Roman Vs. German Chamomile – Learn About Different Types Of Chamomile

Roman Vs. German Chamomile – Learn About Different Types Of Chamomile

By: Darcy Larum, Landscape Designer

Many people enjoy a soothing cup of chamomile tea to forget the stress of the day and get a nice, restful sleep. When purchasing a box of chamomile tea at the grocery store, most consumers are concerned with which brand of tea they prefer, not which type of chamomile the tea bags contain. If you’re so fond of the tea that you decide to grow chamomile in your own garden, you may be surprised to find that there are different types of chamomile seeds and plants available. Continue reading to learn about distinguishing between different chamomile varieties.

Roman vs. German Chamomile

There are two plants that are cultivated and sold commercially as chamomile. The plant considered “true chamomile” is commonly called English or Roman chamomile. Its scientific name is Chamaemelum nobile, although it was once scientifically known as Anthemis nobilis. “False chamomile” usually refers to German chamomile, or Matricaria recutita.

There are a few other plants that may be called chamomile, such as Moroccan chamomile (Anthemis mixta), Cape chamomile (Eriocephalus punctulatus) and Pineappleweed (Matricaria discoidea).

Herbal or cosmetic chamomile products usually contain Roman or German chamomile. Both plants have many similarities and are often confused. Both contain the essential oil chamazulene, although German chamomile contains a higher concentrate. Both herbs have a sweet scent, reminiscent of apples.

Both are used medicinally as a mild tranquilizer or sedative, natural antiseptic, insect repellents, and are anti-spasmodic, anti-inflammatory, anti-fungal, and anti-bacterial. Both plants are listed as safe herbs, and both plants deter garden pests but attract pollinators, making them excellent companions for fruits and vegetables.

Despite all these similarities, there are differences between German and Roman chamomile:

Roman chamomile, also known as English or Russian chamomile, is a low growing perennial groundcover in zones 4-11. It grows in part shade to a height of about 12 inches (30 cm.) and spreads by rooting stems. Roman chamomile has hairy stems, which produce one flower atop each single stem. The flowers have white petals and yellow, slightly rounded discs. The flowers are about .5 to 1.18 inch (15-30 mm.) in diameter. Roman chamomile’s foliage is fine and feathery. It is used as an earth-friendly lawn substitute in England.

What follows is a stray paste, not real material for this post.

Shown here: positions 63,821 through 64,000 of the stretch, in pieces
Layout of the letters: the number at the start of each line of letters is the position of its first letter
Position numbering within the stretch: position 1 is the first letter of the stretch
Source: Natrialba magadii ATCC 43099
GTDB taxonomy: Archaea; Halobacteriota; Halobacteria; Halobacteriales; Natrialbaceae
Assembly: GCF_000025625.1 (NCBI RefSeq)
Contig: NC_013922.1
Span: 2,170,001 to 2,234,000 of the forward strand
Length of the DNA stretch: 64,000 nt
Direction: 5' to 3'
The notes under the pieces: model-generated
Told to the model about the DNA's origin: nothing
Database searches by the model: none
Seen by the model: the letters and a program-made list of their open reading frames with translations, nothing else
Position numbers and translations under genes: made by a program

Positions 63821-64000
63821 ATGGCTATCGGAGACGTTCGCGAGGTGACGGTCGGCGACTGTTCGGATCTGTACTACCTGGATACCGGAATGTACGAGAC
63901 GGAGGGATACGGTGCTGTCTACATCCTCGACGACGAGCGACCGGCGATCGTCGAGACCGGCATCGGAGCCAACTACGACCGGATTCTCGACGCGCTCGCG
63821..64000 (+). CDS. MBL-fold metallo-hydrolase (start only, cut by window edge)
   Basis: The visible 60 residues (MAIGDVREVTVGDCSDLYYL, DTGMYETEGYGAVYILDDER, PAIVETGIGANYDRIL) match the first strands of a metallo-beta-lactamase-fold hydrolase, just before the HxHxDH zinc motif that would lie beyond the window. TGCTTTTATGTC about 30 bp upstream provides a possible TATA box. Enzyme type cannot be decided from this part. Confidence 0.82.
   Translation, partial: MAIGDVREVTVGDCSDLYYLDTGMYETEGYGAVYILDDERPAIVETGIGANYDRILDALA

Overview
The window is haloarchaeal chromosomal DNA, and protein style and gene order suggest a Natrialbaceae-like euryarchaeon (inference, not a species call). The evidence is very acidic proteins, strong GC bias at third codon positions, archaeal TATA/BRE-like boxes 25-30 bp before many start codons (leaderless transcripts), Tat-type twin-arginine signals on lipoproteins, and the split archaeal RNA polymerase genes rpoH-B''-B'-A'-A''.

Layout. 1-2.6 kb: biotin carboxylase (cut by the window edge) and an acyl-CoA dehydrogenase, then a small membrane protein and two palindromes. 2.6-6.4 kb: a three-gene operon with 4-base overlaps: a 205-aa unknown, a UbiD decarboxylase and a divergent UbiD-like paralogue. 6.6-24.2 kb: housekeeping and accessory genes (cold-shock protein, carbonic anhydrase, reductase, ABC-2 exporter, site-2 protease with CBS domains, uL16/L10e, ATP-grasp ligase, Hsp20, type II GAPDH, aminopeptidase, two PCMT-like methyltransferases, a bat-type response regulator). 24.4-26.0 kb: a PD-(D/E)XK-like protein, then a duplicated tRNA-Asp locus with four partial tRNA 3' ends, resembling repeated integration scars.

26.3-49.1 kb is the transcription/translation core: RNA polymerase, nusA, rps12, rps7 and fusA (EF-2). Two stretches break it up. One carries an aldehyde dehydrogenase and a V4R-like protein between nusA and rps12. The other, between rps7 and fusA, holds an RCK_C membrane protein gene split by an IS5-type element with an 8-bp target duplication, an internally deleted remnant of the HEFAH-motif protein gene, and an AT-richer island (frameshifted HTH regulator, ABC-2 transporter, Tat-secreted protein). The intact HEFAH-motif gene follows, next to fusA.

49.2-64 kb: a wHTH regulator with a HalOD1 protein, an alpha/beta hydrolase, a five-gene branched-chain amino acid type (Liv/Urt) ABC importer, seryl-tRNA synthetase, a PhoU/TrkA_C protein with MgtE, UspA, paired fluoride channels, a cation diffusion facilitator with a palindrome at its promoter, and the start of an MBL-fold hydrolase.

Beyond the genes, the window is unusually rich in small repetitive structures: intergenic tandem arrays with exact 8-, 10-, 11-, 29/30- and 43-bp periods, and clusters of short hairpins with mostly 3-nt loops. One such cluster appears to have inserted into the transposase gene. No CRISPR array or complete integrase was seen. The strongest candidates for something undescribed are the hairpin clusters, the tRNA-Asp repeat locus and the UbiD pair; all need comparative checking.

German chamomile is an annual which can self-sow profusely. It is a more upright plant at 24 inches (60 cm.) tall and does not spread out like Roman chamomile. German chamomile also has fine fern-like foliage, but its stems branch out, bearing flowers and foliage on these branching stems. German chamomile has white petals which droop down from hollow yellow cones. The flowers are .47 to .9 inch (12-24 mm.) in diameter.

German chamomile is native to Europe and Asia, and is cultivated for commercial use in Hungary, Egypt, France, and Eastern Europe. Roman chamomile native to Western Europe and North Africa. It is mostly grown commercially in Argentina, England, France, Belgium and the United States.

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Read more about Chamomile


Chamomile

Chamomile : Chamomile has small, white daisylike flowers with a yellow center. The flower is the part of the herb that is used. Two different plants carry the common name chamomile. One of them, M. chamomilla, is sometimes referred to as Hungarian, German, or genuine chamomile to distinguish it from C. nobile, Roman or English chamomile. These very popular herbs are used almost interchangeably. However, they do differ.

Both types of chamomile have traditionally been used in tea to treat digestive distress including stomachache, cramps, colitis, and flatulence .

Chamomile has a long-standing reputation as being good for almost anything that might ail a body.

Chamomile preparations are also used topically for red, inflamed skin (such as Rosacea ) and as a mouthwash or gargle. Components of chamomile have antibacterial and antifungal activity.

For the treatment of skin conditions such as Rosacea , steep a cup of strong chamomile tea (3 bags or equivalent loose tea) for 10 minutes and use as a cold compress on the affected areas.